Sri Rama's eyes are such that a look at them would remove the dross on the mirror that her manas is. This she does always, repeatedly. Of all the bathes, the bathe in His name is the holiest.

Hanuman understands that Sita is yogini, pure an embodiment of the highest morals, a pastmaster in warcraft, a devotee and a deena on top of all she is described at nootanagnishika, a new flame of fire.

Agni, fire, has three qualities : It ean consume, enlighten and cook by pervading from within. Hanuman entreats her to keep herself alive with her yoga sakti till Rama arrives. A flame that she is, She is capable of burning herself too.

The next moment Hanuman calls her a mass of the coolness of the moon suggesting that she is the cool and benevolent mother. He offers to carry her on his shoulders to the utter dismay of the demons and take her back. But the divine mother tells him that her feet would touch the ground if she sat on his shoulders. Thus she subtly restrains his pride. But very soon she praises the deflated and dejected Hanuman. He has the power but still it is for her lord to punish the evil demon. Hanuman finds in Sita's eyes the quality of a cloud in saratkaala which has aardrata, a kind of soft coolness. Sita understands that Hanuman is hurt. To alleviate it she speaks softly and praises his achievement.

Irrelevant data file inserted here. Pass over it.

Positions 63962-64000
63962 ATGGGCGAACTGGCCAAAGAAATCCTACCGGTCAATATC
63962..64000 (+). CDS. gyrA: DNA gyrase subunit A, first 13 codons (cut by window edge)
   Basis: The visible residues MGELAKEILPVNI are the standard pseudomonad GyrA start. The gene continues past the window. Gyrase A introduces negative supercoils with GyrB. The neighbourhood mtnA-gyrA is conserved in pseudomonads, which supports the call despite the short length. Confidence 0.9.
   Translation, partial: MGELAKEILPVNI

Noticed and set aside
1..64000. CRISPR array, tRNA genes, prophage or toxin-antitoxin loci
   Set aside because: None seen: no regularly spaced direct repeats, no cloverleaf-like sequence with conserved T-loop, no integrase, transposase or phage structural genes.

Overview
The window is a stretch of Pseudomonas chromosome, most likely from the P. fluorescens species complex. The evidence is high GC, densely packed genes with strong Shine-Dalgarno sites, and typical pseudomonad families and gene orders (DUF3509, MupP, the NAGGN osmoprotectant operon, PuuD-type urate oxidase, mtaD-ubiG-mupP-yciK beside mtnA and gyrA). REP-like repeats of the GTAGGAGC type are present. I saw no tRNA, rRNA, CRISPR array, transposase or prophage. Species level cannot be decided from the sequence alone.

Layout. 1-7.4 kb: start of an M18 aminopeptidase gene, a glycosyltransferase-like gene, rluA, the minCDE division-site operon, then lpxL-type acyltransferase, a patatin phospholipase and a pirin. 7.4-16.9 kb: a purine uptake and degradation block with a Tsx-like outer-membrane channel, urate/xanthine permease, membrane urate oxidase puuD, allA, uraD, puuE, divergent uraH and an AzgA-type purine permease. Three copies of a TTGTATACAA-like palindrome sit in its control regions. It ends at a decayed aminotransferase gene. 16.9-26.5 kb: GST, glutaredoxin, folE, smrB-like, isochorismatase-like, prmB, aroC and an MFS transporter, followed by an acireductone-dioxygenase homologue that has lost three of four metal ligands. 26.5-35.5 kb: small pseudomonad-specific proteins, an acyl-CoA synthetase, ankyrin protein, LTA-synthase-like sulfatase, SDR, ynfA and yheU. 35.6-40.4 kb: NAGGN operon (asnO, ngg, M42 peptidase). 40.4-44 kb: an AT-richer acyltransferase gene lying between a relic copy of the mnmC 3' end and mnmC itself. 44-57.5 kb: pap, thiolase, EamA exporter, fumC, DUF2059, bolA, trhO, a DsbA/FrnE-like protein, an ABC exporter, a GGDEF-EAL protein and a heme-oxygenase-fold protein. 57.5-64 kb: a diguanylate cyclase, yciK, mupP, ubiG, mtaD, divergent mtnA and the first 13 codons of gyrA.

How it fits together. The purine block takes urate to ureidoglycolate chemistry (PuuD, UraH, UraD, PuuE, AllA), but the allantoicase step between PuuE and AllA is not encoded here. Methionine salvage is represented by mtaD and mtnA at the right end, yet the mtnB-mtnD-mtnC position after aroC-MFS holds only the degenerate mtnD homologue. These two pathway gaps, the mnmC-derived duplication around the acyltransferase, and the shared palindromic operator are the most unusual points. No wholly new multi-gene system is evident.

Asked for an abhijna, token, she tells him that his power and truth alone would do for that. Then the very ring which he would take back would show that the vapour from her tears has left its impress thereon. She tells him that he would go away leaving her alone and wretched the moment she gave him a token.
18th December 1987


None else but the blessed poets could have envisioned with their hearts the beauty in the wanderings of Sri Rama with Sri Sita and Lakshmana through forests. The bees mistake their hands for the lotuses they pluck. Sri Sita describes to Hanuman at the juncture of being asked for an abhijna the sports of her Lord.

She narrates to him the episode of Kaakasura. When the Lord is asleed in her lap, a crow bothered her scratching at her breast with his beak. The redness is noticed by Sri Rama when he got up for a while. He jests. “how full of raaga you are;” saga Valmiki describes this at length. The Kavisamrat too does this though briefly with lyrical sweetness. It is not merely the story of the crow as Sri Sita tells Hanuman. The incident is an intimate detail known only to her and her Lord.

Sri Sita tells Hanuman the nature of a woman. She does not complain to her Lord about the bother and the suffering. When Sri Rama learns the reson for the streaks of red on her bossom. He shoots the Brahmaastra which makes the crow fall at this feet after trying in vain to get the protection of several powers. Another significance of the episode is Sri Sita's subtle suggestion that if the crow deserved such punishment why not Ravana ?